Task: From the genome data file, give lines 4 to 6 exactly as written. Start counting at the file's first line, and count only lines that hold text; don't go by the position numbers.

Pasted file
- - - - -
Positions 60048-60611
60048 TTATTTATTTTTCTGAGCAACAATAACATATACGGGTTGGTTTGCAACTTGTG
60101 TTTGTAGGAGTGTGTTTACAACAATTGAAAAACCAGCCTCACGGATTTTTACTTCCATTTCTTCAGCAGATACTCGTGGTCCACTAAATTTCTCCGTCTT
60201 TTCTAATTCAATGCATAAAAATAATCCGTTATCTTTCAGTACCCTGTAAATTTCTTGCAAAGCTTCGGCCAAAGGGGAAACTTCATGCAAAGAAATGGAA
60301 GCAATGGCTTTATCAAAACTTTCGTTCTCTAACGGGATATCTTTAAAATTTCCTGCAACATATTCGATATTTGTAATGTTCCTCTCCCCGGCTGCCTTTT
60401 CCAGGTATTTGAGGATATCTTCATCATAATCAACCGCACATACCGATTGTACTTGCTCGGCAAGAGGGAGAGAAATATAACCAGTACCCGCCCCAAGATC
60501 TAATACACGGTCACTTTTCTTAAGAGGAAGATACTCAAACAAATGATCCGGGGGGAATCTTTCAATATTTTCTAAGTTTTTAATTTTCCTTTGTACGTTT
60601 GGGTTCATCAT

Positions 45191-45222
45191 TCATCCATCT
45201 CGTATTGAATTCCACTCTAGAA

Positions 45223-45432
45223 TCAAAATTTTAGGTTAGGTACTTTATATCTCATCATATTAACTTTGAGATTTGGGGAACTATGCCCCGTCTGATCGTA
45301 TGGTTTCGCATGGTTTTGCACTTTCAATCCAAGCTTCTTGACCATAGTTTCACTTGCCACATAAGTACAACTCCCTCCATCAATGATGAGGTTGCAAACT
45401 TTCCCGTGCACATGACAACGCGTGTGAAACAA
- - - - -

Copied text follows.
60201 TTCTAATTCAATGCATAAAAATAATCCGTTATCTTTCAGTACCCTGTAAATTTCTTGCAAAGCTTCGGCCAAAGGGGAAACTTCATGCAAAGAAATGGAA
60301 GCAATGGCTTTATCAAAACTTTCGTTCTCTAACGGGATATCTTTAAAATTTCCTGCAACATATTCGATATTTGTAATGTTCCTCTCCCCGGCTGCCTTTT
60401 CCAGGTATTTGAGGATATCTTCATCATAATCAACCGCACATACCGATTGTACTTGCTCGGCAAGAGGGAGAGAAATATAACCAGTACCCGCCCCAAGATC